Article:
Single Atom Transistor Recipe Sets The Stage For Quantum Computers
Some really smart researchers at the National Institute of Standards and Technology (NIST) and some of their colleagues at the University of Maryland developed a step-by-step recipe to produce the atomic-scale devices. Atomic scaled devices is the heart of quantum computing. Said in a very simple way; “quantum” is the Latin word for “amount” and is the smallest possible physical unit which has energy (or matter).
These really smart scientists demonstrated they could precisely control the flow of electrons through a really small physical gap or electrical barrier, known as a transistor. The hard thing is controlling the flow of energey (electrons) through stuff that is really, really small, like an atom. What the team came up with, is a reciepe to create atoms that could be controlled with electrons.
In really simple terms, this is the recipe:
The team used a known technique in which a silicon chip is covered with a layer of hydrogen atoms, which readily bind to silicon.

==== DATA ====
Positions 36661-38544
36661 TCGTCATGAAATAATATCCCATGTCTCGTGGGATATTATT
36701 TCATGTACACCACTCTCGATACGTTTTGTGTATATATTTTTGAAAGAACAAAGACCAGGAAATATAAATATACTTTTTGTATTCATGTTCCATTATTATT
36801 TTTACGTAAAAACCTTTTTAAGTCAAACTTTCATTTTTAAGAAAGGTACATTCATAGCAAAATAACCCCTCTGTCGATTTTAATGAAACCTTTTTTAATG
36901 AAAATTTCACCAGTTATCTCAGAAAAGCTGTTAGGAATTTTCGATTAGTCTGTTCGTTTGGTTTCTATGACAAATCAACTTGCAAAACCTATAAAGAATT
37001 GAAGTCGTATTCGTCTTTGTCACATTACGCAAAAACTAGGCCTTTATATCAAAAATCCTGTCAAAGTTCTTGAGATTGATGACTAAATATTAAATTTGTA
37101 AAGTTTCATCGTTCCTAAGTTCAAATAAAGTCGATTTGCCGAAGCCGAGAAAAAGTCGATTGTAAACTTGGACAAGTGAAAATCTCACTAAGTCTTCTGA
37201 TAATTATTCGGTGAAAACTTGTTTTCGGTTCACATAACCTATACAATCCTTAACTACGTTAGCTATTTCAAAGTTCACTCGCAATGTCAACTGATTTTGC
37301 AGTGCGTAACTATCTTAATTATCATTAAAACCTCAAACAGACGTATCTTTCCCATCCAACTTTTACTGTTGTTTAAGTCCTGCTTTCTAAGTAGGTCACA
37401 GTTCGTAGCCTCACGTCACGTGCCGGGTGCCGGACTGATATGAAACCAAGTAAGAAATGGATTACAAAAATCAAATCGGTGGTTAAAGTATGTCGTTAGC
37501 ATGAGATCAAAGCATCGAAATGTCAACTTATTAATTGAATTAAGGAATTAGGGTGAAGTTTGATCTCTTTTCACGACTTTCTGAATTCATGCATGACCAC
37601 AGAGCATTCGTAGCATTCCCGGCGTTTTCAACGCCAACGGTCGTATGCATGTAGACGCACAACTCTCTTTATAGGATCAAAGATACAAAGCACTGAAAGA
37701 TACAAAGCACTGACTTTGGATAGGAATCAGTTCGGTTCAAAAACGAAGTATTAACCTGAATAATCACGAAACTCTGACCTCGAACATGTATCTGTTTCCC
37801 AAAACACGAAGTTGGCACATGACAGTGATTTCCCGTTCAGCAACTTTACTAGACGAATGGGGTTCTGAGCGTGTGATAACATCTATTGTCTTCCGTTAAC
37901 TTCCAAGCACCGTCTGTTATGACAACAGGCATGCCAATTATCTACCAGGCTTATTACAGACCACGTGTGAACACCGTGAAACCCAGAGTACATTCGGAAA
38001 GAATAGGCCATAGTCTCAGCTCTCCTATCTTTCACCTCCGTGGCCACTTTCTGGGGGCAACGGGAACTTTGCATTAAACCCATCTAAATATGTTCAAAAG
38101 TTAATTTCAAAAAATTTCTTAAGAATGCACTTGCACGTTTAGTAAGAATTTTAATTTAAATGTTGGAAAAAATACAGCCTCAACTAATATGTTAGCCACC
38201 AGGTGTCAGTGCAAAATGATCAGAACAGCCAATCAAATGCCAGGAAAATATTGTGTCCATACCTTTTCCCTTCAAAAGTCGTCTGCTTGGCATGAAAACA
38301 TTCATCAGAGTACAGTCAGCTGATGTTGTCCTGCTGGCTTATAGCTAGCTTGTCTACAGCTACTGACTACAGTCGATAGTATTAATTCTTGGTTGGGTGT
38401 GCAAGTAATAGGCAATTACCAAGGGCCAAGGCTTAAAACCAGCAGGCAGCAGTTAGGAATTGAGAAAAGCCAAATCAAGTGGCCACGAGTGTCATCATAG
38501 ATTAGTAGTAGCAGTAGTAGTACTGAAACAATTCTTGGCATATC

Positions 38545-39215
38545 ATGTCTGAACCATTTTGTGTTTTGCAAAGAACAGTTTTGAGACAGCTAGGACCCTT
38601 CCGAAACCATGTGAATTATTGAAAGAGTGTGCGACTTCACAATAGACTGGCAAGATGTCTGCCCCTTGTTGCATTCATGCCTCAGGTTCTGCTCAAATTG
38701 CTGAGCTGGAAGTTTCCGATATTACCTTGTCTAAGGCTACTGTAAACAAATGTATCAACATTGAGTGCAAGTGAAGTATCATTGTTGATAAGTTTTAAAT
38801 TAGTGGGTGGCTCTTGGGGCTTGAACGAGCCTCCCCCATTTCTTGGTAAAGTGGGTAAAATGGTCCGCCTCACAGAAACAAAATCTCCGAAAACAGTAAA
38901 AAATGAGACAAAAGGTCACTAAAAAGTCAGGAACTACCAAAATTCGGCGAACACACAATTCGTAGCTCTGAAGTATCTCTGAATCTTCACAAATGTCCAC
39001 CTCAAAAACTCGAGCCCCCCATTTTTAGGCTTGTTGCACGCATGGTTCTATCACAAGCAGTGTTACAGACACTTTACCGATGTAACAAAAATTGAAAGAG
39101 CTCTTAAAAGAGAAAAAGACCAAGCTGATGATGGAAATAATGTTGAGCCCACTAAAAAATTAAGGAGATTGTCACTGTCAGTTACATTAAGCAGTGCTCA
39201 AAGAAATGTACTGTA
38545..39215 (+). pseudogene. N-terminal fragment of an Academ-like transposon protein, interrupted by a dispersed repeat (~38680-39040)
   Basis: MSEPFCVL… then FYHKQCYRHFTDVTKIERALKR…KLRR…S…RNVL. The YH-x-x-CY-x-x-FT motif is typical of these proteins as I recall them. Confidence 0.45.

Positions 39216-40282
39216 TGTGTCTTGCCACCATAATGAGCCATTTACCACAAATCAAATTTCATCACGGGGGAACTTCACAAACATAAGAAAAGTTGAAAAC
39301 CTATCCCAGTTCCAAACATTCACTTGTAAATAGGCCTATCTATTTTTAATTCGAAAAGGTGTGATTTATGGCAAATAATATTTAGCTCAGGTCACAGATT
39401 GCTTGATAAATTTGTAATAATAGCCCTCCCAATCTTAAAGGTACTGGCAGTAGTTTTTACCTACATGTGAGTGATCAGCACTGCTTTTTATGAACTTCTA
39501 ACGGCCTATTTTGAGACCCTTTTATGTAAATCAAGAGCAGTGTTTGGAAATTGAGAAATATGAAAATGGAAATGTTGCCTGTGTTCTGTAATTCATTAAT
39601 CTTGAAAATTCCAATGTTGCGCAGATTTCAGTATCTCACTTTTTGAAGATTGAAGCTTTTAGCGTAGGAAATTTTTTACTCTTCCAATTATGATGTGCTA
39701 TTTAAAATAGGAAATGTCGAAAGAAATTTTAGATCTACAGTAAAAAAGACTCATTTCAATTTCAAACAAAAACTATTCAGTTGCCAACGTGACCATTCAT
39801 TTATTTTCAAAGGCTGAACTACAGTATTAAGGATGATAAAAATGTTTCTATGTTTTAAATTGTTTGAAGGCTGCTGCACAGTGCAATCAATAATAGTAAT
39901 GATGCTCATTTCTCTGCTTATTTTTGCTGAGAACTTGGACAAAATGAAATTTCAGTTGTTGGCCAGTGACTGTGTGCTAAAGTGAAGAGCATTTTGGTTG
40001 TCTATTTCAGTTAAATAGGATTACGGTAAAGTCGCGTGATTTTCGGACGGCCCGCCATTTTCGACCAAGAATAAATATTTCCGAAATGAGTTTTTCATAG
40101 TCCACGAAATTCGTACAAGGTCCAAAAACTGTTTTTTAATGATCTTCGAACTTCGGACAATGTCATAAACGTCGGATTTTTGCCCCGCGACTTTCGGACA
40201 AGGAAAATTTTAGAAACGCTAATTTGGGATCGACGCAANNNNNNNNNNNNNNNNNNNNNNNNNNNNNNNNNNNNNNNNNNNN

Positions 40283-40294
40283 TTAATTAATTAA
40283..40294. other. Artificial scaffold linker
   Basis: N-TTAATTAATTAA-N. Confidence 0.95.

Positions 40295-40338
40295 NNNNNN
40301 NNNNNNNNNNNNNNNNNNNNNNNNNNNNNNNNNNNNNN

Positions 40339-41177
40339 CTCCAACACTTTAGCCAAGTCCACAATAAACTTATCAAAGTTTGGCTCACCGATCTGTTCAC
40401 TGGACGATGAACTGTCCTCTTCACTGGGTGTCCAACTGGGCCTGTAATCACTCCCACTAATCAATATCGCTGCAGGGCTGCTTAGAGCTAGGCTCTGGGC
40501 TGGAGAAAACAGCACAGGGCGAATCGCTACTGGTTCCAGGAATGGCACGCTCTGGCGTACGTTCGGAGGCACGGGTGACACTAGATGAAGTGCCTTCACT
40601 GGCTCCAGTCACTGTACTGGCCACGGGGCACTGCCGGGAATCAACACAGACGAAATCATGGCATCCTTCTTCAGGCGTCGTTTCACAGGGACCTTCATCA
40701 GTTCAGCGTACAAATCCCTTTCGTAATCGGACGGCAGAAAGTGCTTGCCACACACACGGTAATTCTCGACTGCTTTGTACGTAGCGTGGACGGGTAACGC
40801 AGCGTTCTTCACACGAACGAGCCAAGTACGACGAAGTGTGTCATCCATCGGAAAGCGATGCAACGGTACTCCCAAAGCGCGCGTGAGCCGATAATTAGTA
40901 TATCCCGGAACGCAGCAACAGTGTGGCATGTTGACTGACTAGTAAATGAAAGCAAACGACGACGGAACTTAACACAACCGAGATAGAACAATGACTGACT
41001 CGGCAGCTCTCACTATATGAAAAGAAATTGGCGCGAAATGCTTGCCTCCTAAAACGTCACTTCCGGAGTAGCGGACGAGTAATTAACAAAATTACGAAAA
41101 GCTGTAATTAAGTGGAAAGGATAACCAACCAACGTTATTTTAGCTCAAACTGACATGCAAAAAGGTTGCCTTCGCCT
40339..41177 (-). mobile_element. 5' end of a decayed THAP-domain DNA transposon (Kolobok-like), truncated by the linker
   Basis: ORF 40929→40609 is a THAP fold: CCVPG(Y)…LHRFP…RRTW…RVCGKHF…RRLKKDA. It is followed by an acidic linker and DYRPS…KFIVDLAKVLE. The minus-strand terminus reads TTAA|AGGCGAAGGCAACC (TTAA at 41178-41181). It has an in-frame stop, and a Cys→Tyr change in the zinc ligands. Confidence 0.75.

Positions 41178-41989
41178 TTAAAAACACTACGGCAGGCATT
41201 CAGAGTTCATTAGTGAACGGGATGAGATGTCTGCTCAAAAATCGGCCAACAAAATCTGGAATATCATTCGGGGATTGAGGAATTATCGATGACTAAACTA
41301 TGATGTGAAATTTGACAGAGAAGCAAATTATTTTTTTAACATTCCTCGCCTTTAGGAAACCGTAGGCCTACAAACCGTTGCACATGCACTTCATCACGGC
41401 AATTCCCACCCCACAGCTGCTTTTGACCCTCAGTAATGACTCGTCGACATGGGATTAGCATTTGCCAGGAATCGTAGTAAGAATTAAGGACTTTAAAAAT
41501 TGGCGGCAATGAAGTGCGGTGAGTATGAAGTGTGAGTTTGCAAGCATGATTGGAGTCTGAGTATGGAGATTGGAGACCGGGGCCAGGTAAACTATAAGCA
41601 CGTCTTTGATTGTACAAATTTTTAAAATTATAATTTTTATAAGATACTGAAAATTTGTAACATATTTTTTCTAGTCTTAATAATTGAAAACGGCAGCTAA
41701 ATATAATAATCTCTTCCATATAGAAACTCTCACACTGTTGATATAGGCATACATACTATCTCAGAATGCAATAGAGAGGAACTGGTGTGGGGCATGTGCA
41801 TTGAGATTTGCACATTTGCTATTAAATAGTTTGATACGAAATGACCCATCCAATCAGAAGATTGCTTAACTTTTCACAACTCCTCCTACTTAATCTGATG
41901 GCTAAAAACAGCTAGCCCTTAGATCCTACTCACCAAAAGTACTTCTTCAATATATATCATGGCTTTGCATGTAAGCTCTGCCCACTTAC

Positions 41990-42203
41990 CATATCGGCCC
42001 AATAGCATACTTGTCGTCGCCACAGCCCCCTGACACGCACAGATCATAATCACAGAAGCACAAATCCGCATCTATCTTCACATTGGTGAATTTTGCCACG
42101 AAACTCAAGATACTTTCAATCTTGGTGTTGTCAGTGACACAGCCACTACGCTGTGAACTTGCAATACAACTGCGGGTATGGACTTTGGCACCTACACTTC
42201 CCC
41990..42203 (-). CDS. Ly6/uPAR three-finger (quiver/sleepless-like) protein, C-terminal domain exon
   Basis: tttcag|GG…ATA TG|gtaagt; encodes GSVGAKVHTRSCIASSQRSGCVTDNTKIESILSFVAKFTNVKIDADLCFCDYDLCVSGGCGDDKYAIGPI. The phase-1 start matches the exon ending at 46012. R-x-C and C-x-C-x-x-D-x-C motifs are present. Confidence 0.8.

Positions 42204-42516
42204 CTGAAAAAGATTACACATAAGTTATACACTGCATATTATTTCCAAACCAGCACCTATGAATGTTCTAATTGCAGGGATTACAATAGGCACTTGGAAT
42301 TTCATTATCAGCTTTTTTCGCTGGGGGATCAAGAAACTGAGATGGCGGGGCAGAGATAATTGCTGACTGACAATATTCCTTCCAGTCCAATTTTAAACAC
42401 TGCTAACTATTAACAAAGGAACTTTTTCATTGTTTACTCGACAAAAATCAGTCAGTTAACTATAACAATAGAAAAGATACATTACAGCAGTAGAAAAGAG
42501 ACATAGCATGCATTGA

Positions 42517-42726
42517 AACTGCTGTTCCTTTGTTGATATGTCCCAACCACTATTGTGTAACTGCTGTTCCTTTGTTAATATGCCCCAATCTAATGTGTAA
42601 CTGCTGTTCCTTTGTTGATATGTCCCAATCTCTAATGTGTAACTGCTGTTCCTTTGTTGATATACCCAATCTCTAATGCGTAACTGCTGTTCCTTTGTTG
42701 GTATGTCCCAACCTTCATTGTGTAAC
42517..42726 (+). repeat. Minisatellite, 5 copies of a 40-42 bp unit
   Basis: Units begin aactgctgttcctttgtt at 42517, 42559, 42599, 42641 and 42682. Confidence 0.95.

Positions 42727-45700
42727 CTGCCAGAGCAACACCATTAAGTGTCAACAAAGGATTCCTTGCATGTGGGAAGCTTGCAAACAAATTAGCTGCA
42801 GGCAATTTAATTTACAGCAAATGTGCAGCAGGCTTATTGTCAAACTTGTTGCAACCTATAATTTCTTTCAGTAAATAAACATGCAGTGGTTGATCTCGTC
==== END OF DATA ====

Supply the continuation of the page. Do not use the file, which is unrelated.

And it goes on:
Used a fine tip, like really fine tip, scanning microscope and removed hydrogen atoms at selected parts of the silicon.
What was left is a hydrogen barrier with only certain parts removed from the scanning device (above).
Next, the team directed some phosphine gas at the silicone and the gas covered the hydrogen atoms but leaked through where hydrogen atoms had been removed.
As the last step, the smart guys heated the silicone which created a reaction. The reaction created a foundation of a series of highly stable, single atom devices that act like a quibit… or bit.
This is all a bit overwhelming to understand so the below video will help. The exciting thing is a repeatable process has been defined to make a single quantum unit programmable. Translated into day-to-day applications, there is great hope we will all get computers 100x more powerful than today’s in about the size of an Apple watch.